gathers learning and experience scaffolds
for use with specific exhibits. Each
focal exhibit has several associated apps
and resources that allow facilitators to
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customize the experience for visitors.
(For the sake of brevity, we use the term
“apps” to refer to both applications
and resources such as photos and video
throughout this article.)
Testing and Development Process
In the spirit of inquiry, museum partners
adopted a development approach heavily
guided by evaluation and prototyping
of apps, resources, and the development
of staff training. Three phases of
testing, each building on the other, were
included. The early testing phase (Phase
I), exploratory in nature, focused on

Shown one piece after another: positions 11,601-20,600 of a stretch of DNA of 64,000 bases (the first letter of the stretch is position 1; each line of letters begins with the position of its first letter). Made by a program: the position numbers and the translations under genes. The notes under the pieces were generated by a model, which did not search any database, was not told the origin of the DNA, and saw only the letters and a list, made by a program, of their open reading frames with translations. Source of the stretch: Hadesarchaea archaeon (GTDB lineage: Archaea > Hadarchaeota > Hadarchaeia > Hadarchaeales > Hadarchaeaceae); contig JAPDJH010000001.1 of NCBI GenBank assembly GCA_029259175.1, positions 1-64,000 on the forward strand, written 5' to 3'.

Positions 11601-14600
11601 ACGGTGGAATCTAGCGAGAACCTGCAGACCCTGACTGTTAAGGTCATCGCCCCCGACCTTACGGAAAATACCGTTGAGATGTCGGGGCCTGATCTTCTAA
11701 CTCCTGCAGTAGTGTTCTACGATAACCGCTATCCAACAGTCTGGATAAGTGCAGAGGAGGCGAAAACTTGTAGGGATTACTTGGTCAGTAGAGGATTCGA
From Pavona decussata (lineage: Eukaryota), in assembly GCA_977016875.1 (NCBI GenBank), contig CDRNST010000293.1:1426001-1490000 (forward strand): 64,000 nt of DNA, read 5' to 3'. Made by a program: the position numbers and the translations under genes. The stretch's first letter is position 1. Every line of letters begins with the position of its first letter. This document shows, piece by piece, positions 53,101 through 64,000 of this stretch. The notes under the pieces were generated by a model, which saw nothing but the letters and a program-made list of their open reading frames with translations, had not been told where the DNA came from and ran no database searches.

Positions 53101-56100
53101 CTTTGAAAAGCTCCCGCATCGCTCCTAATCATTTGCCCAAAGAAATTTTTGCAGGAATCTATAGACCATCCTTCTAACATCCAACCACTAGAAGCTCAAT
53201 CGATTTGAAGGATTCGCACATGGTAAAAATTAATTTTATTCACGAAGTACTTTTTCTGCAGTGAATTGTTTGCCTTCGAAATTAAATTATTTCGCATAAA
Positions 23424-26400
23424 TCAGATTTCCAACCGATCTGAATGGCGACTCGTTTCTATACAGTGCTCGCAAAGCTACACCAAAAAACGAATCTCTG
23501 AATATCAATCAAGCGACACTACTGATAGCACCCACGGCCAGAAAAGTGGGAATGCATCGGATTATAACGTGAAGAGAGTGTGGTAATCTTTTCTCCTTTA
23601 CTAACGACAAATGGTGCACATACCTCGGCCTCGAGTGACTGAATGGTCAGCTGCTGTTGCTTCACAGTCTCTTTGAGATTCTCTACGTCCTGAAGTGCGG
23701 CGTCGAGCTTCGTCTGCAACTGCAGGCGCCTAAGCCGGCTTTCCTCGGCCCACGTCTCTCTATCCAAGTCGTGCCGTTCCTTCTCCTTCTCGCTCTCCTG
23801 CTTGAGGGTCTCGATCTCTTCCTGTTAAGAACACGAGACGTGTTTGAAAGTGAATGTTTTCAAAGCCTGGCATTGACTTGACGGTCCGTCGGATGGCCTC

investigating a broad range of questions
about how facilitators might use PMTs
to positively engage visitors in various
exhibits. For example, the team explored
such questions as: What kinds of exhibit
interactions work best: observing, handson, etc.? How can we use the PMT
in ways that are different from other
extension activities? What about the PMT
makes for a special or unique kind of
interaction?
Whereas Phase I was intentionally broad
and exploratory, Phase II aimed to narrow
the focus and built on what we had
learned from early investigations. For this
phase, the team focused on testing the
same apps across partner sites at exhibits
commonly found at many science centers
and museums (e.g. colored shadows,
structures, microscopy, pitch). This
allowed us to test whether earlier findings
were replicated at other sites and also
ensured that the apps worked at different
types and sizes of museums. In this
phase, we also focused on understanding
how PMT-based facilitation affected
visitor interactions and experiences at the
exhibit. Phase III centered on assessing the